New York governor Andrew Cuomo signed legislation on Wednesday to legalize cannabis for recreational use.
New York is now the fifteenth U.S. state that has legalized cannabis usage, and represents a potentially broad market for consumption. Residents will be allowed to smoke pot anywhere that smoking tobacco is allowed, although local jurisdictions may enact stricter rules on where marijuana use is permitted.
The law signed by Cuomo directs 40 percent of tax revenue from marijuana sales toward communities where African American and Latino residents have been “disproportionately” arrested on charges stemming from marijuana use, the New York Times reported.
“Unlike any other state in America, this legislation is intentional about equity,” Crystal D. Peoples-Stokes, the Democratic Majority Leader in the state assembly and a sponsor of the bill, said in a floor speech. “Equity is not a second thought, it’s the first one and it needs to be, because the people who paid the price for this war on drugs have lost so much.”
Cuomo initially resisted the legalization bill because he wanted the executive branch to have greater control over tax revenue from marijuana sales, but relented once the bill was sent to his desk.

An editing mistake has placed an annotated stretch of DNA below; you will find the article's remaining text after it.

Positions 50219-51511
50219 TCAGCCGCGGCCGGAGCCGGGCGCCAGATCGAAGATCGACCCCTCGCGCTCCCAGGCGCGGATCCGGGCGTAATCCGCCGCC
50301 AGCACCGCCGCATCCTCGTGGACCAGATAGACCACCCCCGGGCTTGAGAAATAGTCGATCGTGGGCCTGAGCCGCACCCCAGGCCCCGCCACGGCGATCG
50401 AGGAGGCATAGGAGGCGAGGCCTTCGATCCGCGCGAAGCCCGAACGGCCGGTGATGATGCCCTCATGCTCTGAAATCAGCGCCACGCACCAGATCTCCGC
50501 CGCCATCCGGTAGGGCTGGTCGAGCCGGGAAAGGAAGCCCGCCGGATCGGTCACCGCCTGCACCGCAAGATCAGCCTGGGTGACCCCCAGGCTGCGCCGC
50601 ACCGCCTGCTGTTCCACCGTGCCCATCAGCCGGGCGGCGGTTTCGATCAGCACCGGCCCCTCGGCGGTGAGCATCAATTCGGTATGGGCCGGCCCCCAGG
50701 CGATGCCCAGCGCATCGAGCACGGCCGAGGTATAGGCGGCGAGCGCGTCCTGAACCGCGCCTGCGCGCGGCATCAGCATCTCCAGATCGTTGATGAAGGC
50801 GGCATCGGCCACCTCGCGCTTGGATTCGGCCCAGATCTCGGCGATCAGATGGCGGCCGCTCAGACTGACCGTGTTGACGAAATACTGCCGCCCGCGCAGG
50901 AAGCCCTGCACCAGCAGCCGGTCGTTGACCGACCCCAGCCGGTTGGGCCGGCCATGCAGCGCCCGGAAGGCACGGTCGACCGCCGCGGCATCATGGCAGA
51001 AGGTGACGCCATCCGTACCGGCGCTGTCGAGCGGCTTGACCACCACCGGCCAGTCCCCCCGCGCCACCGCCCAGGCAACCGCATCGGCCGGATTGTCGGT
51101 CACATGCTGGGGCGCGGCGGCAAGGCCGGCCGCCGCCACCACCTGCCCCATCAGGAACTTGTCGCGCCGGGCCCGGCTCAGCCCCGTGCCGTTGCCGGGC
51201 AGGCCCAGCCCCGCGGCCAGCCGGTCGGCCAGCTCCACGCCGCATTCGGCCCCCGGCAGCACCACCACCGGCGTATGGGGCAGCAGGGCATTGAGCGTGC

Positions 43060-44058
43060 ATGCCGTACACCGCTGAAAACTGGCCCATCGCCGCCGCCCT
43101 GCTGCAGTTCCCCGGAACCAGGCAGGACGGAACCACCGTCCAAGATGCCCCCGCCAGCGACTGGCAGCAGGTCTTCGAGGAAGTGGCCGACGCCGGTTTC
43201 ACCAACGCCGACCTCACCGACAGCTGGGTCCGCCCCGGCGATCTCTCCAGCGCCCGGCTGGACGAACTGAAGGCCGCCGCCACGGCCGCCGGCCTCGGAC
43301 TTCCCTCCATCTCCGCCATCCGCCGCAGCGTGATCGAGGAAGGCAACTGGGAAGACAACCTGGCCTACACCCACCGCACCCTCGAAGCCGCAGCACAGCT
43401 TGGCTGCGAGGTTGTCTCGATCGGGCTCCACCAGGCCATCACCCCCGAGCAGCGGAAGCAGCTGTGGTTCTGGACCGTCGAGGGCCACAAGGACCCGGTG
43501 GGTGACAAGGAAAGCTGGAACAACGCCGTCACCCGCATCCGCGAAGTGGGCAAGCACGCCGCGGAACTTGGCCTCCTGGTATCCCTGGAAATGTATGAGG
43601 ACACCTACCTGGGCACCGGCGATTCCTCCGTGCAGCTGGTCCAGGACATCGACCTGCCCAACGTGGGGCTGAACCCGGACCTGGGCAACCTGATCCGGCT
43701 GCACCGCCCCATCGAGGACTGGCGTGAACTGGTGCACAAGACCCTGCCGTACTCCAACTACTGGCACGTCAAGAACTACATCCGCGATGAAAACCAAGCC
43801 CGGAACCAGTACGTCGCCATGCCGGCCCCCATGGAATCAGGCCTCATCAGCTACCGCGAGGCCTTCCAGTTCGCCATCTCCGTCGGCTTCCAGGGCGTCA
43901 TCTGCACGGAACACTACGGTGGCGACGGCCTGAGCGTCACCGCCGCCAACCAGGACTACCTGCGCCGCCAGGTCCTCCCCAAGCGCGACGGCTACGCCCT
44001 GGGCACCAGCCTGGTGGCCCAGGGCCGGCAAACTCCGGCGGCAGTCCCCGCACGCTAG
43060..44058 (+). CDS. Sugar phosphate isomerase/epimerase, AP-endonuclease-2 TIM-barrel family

The bill “rights the wrongs of the past by putting an end to harsh prison sentences, embraces an industry that will grow the Empire State’s economy, and prioritizes marginalized communities so those that have suffered the most will be the first to reap the benefits,” Cuomo said in a statement.
Cuomo is facing multiple scandals that may have placed more leverage in state lawmakers’ hands. The U.S. Justice Department is investigating the Cuomo administration over allegations the governor’s aides presented false data on coronavirus nursing home deaths to the department.
Multiple women have also accused the governor of sexual harassment. In the latest allegation, a resident of upstate New York accused Cuomo of grabbing her face and kissing her, and provided a photograph of the incident.